Cycling in Kuala Lumpur

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Southwest Dedicated Bicycle Highway heading from Jalan Klang Lama. On the right side is the building of Mid Valley Komuter station.

Cycling in Kuala Lumpur (Malay: Menunggang basikal di bandaraya Kuala Lumpur) refers to the bicycle uses in Kuala Lumpur, Malaysia for touring, recreational, work and transportation purpose. It was first appeared on 1938 when there is a first road cycling race that has been introduced in Kuala Lumpur.[1][2] The introduction of the bicycle in Kuala Lumpur was later become one of the preferred transportation methods for students and mid-class citizens.[3][4] As Kuala Lumpur begin its rapid urbanization progress since 1960s, the usage of bicycle start to decline as people shifting their transportation method to driving.[5] However, the bicycle use in Kuala Lumpur has seen another rapid growth in recent years with increased interests from different class of citizens, especially since the launch of bike tourism in Kuala Lumpur on 2012.[6][7][8] Although Kuala Lumpur lacks many bicycle-friendly routes which is suitable for cyclists to cycle in the city in the past,[9][10][11] however, many proposals, improvements and construction of the bicycle infrastructure and introduction of urban bicycling program has been carried on in recent years, mainly under the proposal of Kuala Lumpur Structure Plan 2020[12] and cycling activism by Cycling Kuala Lumpur[13] in order to encourage citizens of Kuala Lumpur and tourists to cycle in the urban area.[14]

Background[edit]

The history of cycling in Kuala Lumpur dates back to 1938 when there were a few road racing events which were held in the city[1][2] and became one of the main transportation methods for mid-class citizens during the 1980s.[4] The first bicycle route in Malaysia is Wangsa Maju bike route which is located in the residential area of Wangsa Maju, which costs US$ 320,000 to build, officially opened in 1997 to public while at the same time the mayor of Kuala Lumpur, Tan Sri Dato’ Kamaruzzaman Shariff announced that another US$1.6 million will be allocated for future bike route by encouraging developers of real estate to include bike routes in their residential area.[15] Despite its effort to encourage people to cycle in Kuala Lumpur, many people still prefer to choose driving as their main mode of commuting to Kuala Lumpur at that time due to the urbanization of Kuala Lumpur since 1960s and introduction of automotive industry in Malaysia, particularly the debut of PROTON in 1983.[5][9][10]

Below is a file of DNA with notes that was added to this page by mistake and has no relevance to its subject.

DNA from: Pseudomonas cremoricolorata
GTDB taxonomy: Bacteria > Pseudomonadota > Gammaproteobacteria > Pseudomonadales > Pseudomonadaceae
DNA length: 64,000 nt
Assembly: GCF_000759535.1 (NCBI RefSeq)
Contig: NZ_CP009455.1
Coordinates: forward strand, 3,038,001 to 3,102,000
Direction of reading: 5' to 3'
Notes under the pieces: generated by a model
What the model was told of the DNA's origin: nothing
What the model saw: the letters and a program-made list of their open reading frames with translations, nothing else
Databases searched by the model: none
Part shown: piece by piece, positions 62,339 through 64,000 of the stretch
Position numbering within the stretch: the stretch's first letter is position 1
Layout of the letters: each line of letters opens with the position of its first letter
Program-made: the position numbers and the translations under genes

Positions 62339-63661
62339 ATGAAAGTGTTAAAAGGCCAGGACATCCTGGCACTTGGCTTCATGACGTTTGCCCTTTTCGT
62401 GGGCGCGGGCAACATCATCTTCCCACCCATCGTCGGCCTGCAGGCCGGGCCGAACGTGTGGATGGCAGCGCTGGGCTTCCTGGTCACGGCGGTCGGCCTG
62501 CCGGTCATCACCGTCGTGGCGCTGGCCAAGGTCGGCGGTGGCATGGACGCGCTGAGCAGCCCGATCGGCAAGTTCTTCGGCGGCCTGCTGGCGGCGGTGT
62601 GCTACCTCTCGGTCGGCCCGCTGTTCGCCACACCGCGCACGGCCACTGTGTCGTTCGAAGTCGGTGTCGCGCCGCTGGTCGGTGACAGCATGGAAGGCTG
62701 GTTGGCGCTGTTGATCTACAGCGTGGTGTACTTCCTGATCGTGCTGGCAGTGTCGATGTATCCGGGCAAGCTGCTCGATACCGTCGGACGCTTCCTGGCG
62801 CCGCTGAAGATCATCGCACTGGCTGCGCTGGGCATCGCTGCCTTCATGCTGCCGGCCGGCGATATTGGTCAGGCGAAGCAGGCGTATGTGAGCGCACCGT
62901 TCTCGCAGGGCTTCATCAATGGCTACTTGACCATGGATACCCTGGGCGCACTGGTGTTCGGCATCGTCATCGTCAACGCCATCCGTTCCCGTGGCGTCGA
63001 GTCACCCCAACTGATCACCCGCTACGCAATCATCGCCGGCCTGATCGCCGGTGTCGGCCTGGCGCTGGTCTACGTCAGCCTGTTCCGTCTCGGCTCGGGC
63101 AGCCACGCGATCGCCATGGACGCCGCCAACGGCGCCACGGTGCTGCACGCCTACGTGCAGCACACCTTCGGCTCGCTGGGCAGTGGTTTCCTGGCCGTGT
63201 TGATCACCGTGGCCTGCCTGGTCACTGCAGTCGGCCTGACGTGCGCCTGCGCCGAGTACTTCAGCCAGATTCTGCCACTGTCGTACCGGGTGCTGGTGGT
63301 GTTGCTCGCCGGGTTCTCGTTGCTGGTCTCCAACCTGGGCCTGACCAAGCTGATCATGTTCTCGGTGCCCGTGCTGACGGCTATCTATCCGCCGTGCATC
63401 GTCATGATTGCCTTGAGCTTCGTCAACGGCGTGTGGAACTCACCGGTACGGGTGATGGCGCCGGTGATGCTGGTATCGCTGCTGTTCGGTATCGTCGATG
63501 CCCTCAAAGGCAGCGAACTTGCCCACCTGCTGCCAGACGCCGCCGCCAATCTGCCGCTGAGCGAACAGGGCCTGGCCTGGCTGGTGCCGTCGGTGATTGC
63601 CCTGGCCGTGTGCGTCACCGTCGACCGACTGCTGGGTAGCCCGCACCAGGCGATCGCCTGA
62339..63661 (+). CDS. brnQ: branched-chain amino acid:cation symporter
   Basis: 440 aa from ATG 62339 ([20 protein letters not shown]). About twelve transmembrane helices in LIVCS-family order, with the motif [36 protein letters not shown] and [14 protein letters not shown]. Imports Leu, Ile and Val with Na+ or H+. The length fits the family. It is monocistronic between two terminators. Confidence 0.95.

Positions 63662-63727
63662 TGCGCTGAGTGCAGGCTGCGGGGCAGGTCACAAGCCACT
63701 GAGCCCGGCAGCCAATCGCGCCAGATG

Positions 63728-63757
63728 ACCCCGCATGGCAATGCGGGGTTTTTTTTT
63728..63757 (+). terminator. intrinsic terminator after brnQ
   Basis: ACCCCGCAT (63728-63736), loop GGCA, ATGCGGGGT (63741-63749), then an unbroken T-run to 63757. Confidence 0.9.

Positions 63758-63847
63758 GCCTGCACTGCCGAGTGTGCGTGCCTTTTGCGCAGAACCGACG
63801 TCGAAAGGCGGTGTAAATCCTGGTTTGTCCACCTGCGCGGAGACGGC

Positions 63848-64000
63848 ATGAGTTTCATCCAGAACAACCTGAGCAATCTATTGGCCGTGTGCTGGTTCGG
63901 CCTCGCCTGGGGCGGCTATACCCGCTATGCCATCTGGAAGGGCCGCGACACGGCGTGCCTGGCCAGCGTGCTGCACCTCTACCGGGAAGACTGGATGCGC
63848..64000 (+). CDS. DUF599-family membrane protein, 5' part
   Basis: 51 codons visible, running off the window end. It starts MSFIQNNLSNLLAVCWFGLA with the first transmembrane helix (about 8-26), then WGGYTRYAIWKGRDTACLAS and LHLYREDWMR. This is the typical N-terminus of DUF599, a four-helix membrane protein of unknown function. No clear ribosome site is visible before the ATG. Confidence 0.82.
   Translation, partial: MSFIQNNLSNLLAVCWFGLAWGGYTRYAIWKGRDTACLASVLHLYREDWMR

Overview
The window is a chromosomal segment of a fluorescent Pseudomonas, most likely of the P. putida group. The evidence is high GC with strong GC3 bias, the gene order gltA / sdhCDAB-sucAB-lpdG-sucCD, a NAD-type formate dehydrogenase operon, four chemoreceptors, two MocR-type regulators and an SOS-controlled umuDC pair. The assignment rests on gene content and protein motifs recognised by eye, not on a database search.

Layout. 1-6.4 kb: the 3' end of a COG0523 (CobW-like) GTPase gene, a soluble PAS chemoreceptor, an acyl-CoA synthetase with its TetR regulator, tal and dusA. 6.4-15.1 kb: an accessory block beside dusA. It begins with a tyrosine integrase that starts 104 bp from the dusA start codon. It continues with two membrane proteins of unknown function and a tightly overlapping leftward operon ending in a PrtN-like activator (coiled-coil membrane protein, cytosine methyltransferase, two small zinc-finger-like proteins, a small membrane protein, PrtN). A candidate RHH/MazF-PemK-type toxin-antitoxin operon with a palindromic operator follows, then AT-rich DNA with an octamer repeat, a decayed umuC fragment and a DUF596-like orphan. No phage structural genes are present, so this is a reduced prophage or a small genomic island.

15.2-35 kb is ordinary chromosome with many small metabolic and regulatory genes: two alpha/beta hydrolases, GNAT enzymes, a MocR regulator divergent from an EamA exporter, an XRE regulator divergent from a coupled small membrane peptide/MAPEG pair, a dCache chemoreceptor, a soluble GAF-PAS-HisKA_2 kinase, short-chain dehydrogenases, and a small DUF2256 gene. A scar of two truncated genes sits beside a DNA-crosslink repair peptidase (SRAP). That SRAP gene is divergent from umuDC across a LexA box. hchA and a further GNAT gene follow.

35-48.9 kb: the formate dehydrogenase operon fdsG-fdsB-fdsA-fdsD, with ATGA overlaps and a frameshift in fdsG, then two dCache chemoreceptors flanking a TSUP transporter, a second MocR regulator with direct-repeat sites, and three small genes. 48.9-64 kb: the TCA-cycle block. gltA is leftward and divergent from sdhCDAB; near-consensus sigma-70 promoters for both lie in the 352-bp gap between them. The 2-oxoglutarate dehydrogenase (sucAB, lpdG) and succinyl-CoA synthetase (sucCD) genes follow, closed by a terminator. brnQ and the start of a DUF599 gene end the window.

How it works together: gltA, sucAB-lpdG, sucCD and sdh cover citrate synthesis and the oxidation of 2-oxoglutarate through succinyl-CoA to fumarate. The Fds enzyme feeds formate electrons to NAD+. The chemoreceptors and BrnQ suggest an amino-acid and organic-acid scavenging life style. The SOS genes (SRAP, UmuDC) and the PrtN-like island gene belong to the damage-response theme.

However, in 2012, Jeffrey Lim, the leader of the cycling activism for Cycling Kuala Lumpur, had an idea of creating a Kuala Lumpur map which is specialized for cyclists to cycle in the city using the possible and suitable routes. The development of the map involving more than 50 volunteers who seeking for suitable routes for cyclist to ride bicycle, which will then marked to the blank map that are given by Lim. During the development of the map, the city still lacks many facilities for cyclists to cycle around the city such as bike routes, segregated bike routes and bicycle parking.[11] The first version of the map was completed in September 2014 and distributed through participating bicycle shops for free and released in English, Malay and Chinese language.[16] This mapping program has attracted the mayor of the Kuala Lumpur City Hall (DBKL), Ahmad Phesal Talib, who's cycling is his interests, to participate in the introduction and improvements of urban cycling program.[5]